Statement by Mr. Mikhail Kondratenkov, Member of the Russian Delegation at the 10th NPT Review Conference (Main Committee III)
As a leading nuclear power, Russia has consistently advocated broad access to the benefits of peaceful nuclear energy for States parties to the NPT and the development of international cooperation in this area.
In 2020, the Russian nuclear industry celebrated its 75th anniversary, having reached high levels during these years. The share of nuclear generation in 2021 was about 20 percent of the total electricity generation in the country. An absolute record was set for electricity generation over the entire history of our nuclear power industry – over 222.4 billion kWh, which exceeded the 2020 figures of 215.7 billion kWh.
Currently, Russia has 37 nuclear power units with a total capacity of about 30 GW. In 2021 the sixth power unit of the Leningrad NPP with a VVER-1200 generation 3+ reactor, which meets all post-Fukushima requirements and has both active and passive safety systems, was commissioned.
Nuclear energy is a source of low-carbon electricity and is an essential tool for combating global climate change. Greenhouse gas emissions during the entire life cycle of NPPs are similar to those of hydro, wind, and solar generation and are almost 70 times lower than the values for coal-using TPPs. The scale of the contribution made by nuclear power in the fight against climate change can hardly be overestimated. The existing nuclear power plants in the world provide savings in greenhouse gas emissions equivalent to the absorption capacity of all forests on the planet.
We have no doubt that modern nuclear energy is consistent with the principles of sustainable development and provides the economy with stable and clean energy. The highest safety standards enshrined, inter alia, in IAEA standards, ensure that no negative impact on human health and the environment is caused by nuclear facilities. We are already implementing specific projects to reduce emissions in various economic sectors using nuclear technology. The theme of the contribution made by nuclear energy to combat climate change was high on the agenda at the Glasgow Climate Conference in November 2021 and will be highlighted at the upcoming Sharm el-Sheikh Conference in Egypt in November 2022.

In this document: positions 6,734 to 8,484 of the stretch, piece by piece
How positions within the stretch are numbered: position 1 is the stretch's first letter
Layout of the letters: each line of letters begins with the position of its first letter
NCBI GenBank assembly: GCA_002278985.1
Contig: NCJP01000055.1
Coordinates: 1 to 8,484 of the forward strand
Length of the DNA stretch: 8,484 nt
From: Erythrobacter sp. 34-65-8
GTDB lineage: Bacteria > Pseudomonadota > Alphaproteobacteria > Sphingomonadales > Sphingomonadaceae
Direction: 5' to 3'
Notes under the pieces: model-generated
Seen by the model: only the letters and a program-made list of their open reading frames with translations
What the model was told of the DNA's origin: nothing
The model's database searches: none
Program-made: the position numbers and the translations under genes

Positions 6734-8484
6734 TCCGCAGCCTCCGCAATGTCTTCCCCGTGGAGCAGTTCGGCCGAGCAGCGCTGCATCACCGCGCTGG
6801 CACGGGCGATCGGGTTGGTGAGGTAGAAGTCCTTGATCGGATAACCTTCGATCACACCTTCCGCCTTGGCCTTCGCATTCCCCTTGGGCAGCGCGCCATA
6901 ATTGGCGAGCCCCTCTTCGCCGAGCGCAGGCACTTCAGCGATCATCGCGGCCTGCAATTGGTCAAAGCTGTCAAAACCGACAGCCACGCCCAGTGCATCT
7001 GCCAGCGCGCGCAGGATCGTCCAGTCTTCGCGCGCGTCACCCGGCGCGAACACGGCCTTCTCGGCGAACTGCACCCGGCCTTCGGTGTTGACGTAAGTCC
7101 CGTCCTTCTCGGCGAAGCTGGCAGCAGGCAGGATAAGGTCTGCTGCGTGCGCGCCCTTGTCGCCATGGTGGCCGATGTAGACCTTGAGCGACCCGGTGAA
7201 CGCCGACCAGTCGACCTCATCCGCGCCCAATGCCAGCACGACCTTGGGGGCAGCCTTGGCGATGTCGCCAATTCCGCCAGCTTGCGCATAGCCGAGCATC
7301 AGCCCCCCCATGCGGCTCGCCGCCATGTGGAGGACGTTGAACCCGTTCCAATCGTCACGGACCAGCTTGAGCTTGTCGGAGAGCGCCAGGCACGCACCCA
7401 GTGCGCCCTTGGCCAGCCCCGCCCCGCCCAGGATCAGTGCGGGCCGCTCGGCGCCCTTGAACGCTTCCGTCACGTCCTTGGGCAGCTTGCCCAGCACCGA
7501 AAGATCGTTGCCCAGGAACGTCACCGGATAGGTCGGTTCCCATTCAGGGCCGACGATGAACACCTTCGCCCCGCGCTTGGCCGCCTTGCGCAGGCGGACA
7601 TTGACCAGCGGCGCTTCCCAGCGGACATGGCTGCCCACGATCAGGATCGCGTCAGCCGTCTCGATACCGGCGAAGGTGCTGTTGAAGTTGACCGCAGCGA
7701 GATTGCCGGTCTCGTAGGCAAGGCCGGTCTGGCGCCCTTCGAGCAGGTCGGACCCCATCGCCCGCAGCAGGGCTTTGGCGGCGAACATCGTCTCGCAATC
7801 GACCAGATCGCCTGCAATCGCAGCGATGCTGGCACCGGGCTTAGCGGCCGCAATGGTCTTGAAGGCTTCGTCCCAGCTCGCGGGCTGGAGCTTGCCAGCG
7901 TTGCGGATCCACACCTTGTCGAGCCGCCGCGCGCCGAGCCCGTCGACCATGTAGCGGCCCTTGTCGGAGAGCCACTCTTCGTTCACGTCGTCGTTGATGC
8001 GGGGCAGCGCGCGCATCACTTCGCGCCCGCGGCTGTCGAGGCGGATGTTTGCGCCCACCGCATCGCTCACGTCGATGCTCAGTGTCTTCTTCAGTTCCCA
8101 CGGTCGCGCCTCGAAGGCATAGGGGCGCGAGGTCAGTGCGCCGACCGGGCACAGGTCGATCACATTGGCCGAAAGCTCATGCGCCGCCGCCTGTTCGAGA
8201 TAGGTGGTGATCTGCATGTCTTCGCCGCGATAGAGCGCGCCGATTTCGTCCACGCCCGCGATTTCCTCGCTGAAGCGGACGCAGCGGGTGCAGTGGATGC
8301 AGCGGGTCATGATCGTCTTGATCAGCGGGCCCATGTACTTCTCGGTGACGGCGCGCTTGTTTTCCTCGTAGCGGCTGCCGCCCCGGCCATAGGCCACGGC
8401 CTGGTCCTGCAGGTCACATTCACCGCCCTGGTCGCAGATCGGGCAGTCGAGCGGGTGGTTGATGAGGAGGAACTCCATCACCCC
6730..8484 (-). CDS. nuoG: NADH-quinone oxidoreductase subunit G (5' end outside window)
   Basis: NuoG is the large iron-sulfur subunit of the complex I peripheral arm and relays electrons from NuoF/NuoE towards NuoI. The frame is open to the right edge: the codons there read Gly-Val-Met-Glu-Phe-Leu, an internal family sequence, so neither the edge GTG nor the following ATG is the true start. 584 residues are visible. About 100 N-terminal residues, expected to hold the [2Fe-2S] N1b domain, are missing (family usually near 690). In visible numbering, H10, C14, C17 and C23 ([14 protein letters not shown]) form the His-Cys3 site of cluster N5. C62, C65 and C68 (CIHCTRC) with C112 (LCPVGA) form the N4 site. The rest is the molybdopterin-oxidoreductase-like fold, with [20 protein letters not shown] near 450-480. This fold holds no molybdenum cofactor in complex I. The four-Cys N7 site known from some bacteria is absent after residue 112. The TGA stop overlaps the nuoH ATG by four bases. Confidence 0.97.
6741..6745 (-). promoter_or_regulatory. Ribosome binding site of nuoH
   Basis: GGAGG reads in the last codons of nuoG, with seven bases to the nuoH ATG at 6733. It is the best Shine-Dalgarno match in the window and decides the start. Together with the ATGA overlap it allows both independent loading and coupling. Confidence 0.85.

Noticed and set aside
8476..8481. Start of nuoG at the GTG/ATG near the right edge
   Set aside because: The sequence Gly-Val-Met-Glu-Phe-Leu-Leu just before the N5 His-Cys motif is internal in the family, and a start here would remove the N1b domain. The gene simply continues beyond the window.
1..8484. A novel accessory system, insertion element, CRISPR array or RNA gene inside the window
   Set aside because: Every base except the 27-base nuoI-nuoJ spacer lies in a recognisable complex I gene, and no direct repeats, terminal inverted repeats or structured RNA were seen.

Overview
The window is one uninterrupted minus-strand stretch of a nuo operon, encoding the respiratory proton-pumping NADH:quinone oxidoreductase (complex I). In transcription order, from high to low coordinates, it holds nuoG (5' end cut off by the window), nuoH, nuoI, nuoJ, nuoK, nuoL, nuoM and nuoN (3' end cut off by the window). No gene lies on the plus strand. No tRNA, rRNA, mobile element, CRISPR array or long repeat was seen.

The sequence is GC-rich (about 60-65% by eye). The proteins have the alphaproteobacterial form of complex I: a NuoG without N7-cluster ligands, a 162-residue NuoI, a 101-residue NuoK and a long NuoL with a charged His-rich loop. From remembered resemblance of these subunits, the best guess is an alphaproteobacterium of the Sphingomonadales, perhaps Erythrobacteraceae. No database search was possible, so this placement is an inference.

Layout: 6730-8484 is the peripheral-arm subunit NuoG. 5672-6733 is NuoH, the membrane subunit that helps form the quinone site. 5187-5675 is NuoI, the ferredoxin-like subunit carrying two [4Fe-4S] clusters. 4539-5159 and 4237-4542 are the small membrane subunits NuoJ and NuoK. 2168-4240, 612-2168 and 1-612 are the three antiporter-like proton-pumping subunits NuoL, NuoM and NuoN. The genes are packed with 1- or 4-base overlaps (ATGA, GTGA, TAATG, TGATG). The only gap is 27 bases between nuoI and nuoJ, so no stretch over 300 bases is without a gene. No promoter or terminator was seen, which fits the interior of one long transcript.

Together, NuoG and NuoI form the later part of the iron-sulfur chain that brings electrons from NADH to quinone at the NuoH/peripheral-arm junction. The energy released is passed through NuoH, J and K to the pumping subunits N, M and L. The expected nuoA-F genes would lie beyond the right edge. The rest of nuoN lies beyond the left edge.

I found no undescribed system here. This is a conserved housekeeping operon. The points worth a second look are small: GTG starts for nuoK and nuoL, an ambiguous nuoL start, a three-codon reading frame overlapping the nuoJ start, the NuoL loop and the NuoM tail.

We believe that the future of nuclear energy is inextricably linked to a closed nuclear fuel cycle with "fast" reactor technologies being its integral part. This approach would expand the resource base and significantly reduce the accumulation of spent nuclear fuel waste, thereby achieving radiological equivalence to the natural uranium consumed by nuclear power.
Russia is the only country in the world that has accumulated significant experience in the commercial operation of fast neutron reactors with a focus on the development of closed fuel cycle technology. The first reactor became operative in the Soviet Union (Kazakh SSR) in 1973, the second in 1980, and the third in the Russian Federation in 2015. In February 2021, the core of the BN-800 fast reactor was one-third loaded with mixed plutonium-uranium fuel. The use of such fuel will be the first step in the transition to a two-component nuclear power system with a closed fuel cycle.
In June 2021, the construction of a nuclear power unit with the BREST-300 fast neutron reactor was launched in Siberia (Seversk, Tomsk Region). First time in the world practice, a nuclear power plant with fast neutron reactors and on-site closed nuclear fuel cycle facilities will be built on the same site.
Our country is continuing a program to manufacture nuclear icebreakers using the new generation of RITM-200 low-power reactors. The lead icebreaker in the Arktika class (two reactors with a capacity of 175 MW), completed its sea trials in 2020, having reached the North Pole. In January 2022, the first serial icebreaker, the Sibir, was put into service; the second icebreaker, the Ural, is due to be commissioned in the same year. Two more icebreakers of the same series are under construction. We have launched serial production of RITM-200 reactors, which are also planned to be used in the construction of onshore nuclear power plants.